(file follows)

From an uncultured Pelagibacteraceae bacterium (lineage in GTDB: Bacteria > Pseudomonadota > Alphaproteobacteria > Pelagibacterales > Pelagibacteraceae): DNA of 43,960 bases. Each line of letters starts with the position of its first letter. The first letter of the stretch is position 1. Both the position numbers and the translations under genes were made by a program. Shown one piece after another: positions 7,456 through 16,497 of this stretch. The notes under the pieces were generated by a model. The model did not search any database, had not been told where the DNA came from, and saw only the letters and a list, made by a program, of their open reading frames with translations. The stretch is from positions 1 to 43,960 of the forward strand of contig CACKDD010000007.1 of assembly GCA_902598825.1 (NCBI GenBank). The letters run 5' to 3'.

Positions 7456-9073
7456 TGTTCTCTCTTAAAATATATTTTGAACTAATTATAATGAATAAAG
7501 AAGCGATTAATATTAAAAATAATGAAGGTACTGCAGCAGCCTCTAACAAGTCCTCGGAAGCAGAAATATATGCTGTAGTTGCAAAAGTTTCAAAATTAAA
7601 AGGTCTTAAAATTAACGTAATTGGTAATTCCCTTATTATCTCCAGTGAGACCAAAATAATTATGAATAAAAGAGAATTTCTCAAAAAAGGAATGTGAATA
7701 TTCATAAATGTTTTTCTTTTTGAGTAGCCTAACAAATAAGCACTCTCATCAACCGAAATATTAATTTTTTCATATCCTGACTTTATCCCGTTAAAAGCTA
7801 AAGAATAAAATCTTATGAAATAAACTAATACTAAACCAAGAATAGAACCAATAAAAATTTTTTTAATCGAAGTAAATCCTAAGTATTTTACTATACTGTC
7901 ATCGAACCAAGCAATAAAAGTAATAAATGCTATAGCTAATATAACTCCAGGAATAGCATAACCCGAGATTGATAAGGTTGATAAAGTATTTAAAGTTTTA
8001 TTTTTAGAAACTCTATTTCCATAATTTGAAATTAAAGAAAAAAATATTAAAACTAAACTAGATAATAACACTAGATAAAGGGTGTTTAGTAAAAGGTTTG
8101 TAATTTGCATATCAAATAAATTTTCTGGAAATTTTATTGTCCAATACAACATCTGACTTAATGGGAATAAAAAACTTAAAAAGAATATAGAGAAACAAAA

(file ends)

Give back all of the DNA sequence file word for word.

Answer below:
From an uncultured Pelagibacteraceae bacterium (lineage in GTDB: Bacteria > Pseudomonadota > Alphaproteobacteria > Pelagibacterales > Pelagibacteraceae): DNA of 43,960 bases. Each line of letters starts with the position of its first letter. The first letter of the stretch is position 1. Both the position numbers and the translations under genes were made by a program. Shown one piece after another: positions 7,456 through 16,497 of this stretch. The notes under the pieces were generated by a model. The model did not search any database, had not been told where the DNA came from, and saw only the letters and a list, made by a program, of their open reading frames with translations. The stretch is from positions 1 to 43,960 of the forward strand of contig CACKDD010000007.1 of assembly GCA_902598825.1 (NCBI GenBank). The letters run 5' to 3'.

Positions 7456-9073
7456 TGTTCTCTCTTAAAATATATTTTGAACTAATTATAATGAATAAAG
7501 AAGCGATTAATATTAAAAATAATGAAGGTACTGCAGCAGCCTCTAACAAGTCCTCGGAAGCAGAAATATATGCTGTAGTTGCAAAAGTTTCAAAATTAAA
7601 AGGTCTTAAAATTAACGTAATTGGTAATTCCCTTATTATCTCCAGTGAGACCAAAATAATTATGAATAAAAGAGAATTTCTCAAAAAAGGAATGTGAATA
7701 TTCATAAATGTTTTTCTTTTTGAGTAGCCTAACAAATAAGCACTCTCATCAACCGAAATATTAATTTTTTCATATCCTGACTTTATCCCGTTAAAAGCTA
7801 AAGAATAAAATCTTATGAAATAAACTAATACTAAACCAAGAATAGAACCAATAAAAATTTTTTTAATCGAAGTAAATCCTAAGTATTTTACTATACTGTC
7901 ATCGAACCAAGCAATAAAAGTAATAAATGCTATAGCTAATATAACTCCAGGAATAGCATAACCCGAGATTGATAAGGTTGATAAAGTATTTAAAGTTTTA
8001 TTTTTAGAAACTCTATTTCCATAATTTGAAATTAAAGAAAAAAATATTAAAACTAAACTAGATAATAACACTAGATAAAGGGTGTTTAGTAAAAGGTTTG
8101 TAATTTGCATATCAAATAAATTTTCTGGAAATTTTATTGTCCAATACAACATCTGACTTAATGGGAATAAAAAACTTAAAAAGAATATAGAGAAACAAAA